Another important theme in this storyline is the ‘double face’ and ‘hypocrisy’ of international law. Yang Zewei, for example, pointed out that although the West introduced international law to China, they applied international law only among themselves. When it came to their relationship with China, it was instead the unequal treaty port system that applied, which granted the West privileges and facilitated their oppression and exploitation.Footnote 50 This double standard of applying different sets of rules based on a division of the world into ‘civilized’, ‘barbarian’, and ‘semi-barbarian’ nations is noted by many Chinese authors.Footnote 51 Therefore, international law is viewed as a hypocritical pretext for Western aggression, a ‘cloak’ that covers the bullying of the weak by the powerful colonizers.Footnote 52
He Zhipeng argues that this historical experience and understanding of international law as ‘hypocritical’ have a direct impact on the contemporary Chinese attitude towards international law. He listed various incidents throughout the first half of the twentieth century, including the Treaty of Portsmouth between Russia and Japan in 1905, China’s experience at the Paris Peace Conference in 1919, and the reaction of the League of Nations after the Japanese occupation of the northeast of China in 1931, to demonstrate how international law had ‘betrayed’ the Chinese, and thus made it difficult for the Chinese to trust international law even today.Footnote 53 Zhang Yongle also referred to the disillusion of Chinese elites at the Paris Peace Conference and asserted that it had an even more profound impact: awakened by such disillusion, the Chinese revolutionists gave up the ‘old path’ of following the footstep of the West and seeking their recognition; instead, they denied the Western hierarchy of civilization, and sought to establish a new world order.Footnote 54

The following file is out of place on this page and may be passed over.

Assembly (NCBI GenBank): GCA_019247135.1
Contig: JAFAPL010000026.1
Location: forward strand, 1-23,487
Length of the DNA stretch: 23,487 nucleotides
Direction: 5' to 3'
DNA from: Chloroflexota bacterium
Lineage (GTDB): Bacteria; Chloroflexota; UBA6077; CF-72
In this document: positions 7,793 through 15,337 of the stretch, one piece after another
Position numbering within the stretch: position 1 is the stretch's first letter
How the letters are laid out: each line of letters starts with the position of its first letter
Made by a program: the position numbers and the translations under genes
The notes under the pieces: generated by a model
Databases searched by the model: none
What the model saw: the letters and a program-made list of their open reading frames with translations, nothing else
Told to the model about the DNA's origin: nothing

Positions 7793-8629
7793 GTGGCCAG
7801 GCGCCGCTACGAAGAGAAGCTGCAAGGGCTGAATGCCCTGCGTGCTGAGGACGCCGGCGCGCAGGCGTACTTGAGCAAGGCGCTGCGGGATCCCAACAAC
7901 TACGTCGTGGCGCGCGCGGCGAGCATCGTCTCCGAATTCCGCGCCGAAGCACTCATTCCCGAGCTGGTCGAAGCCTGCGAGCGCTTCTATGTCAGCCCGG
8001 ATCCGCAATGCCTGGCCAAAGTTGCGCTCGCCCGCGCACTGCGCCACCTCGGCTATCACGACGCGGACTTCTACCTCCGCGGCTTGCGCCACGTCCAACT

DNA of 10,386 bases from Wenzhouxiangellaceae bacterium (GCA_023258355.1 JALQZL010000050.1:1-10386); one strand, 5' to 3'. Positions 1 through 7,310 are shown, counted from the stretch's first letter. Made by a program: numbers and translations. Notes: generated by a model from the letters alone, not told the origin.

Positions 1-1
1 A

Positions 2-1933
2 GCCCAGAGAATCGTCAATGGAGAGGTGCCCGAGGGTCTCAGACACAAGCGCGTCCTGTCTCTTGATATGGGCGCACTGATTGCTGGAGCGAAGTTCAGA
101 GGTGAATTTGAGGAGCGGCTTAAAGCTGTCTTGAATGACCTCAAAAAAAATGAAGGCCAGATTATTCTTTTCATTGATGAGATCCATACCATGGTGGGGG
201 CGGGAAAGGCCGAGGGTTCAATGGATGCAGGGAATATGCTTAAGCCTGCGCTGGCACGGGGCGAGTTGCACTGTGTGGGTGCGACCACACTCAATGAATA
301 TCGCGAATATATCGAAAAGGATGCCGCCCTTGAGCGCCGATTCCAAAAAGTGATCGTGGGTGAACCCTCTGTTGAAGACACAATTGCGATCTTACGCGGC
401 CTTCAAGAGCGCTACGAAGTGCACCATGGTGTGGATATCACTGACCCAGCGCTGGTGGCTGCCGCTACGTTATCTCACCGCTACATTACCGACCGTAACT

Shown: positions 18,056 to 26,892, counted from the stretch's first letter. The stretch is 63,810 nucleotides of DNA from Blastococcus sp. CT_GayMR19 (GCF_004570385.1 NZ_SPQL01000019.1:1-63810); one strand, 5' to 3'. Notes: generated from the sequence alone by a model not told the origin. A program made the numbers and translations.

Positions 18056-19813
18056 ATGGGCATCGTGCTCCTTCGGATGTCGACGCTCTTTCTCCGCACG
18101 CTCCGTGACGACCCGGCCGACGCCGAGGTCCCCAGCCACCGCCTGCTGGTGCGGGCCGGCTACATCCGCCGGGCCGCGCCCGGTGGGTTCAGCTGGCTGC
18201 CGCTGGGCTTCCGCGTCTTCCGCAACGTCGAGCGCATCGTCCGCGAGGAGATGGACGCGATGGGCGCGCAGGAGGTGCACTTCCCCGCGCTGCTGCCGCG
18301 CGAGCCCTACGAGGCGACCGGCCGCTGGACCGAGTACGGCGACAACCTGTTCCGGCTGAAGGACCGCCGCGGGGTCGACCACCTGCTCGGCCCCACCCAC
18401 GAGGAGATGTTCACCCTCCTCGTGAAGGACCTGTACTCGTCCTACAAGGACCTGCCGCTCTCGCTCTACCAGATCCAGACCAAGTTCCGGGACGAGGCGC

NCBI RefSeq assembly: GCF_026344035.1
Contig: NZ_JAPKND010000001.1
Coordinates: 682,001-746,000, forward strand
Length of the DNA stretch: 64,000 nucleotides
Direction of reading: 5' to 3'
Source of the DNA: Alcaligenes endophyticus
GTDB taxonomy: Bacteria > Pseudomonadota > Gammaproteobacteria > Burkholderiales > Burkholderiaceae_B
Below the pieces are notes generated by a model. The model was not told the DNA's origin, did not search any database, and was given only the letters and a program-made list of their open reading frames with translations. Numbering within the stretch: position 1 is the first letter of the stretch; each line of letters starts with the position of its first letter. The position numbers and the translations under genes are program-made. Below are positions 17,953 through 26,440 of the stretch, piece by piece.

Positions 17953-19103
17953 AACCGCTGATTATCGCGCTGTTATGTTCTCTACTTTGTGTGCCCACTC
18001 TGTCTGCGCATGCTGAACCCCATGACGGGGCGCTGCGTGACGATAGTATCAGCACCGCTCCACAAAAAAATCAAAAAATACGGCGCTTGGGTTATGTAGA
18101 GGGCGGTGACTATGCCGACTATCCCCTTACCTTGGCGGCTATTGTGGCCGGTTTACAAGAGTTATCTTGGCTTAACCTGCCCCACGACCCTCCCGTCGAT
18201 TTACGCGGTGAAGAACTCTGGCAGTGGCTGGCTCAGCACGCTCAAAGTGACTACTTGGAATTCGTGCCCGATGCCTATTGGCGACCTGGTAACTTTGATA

A second notable feature of the narrative of imposition in the Chinese-speaking literature is that the encounter of China and international law is seen first and foremost as an ‘encounter of civilizations’. For example, as a historian, Lin Xuezhong studies the ‘introduction of international law’ not as part of a disciplinary history of international law, but as an analytical framework to examine the modern Chinese state-building process. Thus, Lin sees international law as a new value system and conceptual paradigm, the introduction of which ultimately changed the way in which the Chinese understood and constructed the world order.Footnote 55
Indeed, it is a common feature, especially among the works of historians, to view the introduction of international law as a process of introducing new concepts, ideologies and ways of thinking that challenged the traditional Chinese world order and ultimately led to the reconstruction of a new ‘world image’ in the Chinese mind.Footnote 56 In this process, the concept of ‘civilization’ is considered the ‘main thread’.Footnote 57 For many, the so-called ‘civilization’ is only Western ‘civilization’, and international law is seen as a ‘carrier’ of Western culture and values, and thus the imposition of international law upon China signifies the imposition of Western civilization.Footnote 58 It is also argued that even today, this mentality of the West to impose its own civilization upon the non-Western world is still present, albeit taking more subtle forms.Footnote 59
Legal historian Lai Junnan, on the other hand, considered that what was most important was not the never-defined standard of ‘civilization’, but the discourse of ‘civilization’, which divided the world into ‘civilized’ and ‘uncivilized’, and applied to them different legal regimes.Footnote 60 Thus, Liu Wenming considers ‘civilization’ as a concept that Western states used to serve their colonizing projects, based on which they constructed a hierarchical world order.Footnote 61 But interestingly, as Lai pointed out, this also means that ‘civilization’ became the hope of the colonized states: if they manage to become a ‘civilized’ country, they would become equal to the colonizers.Footnote 62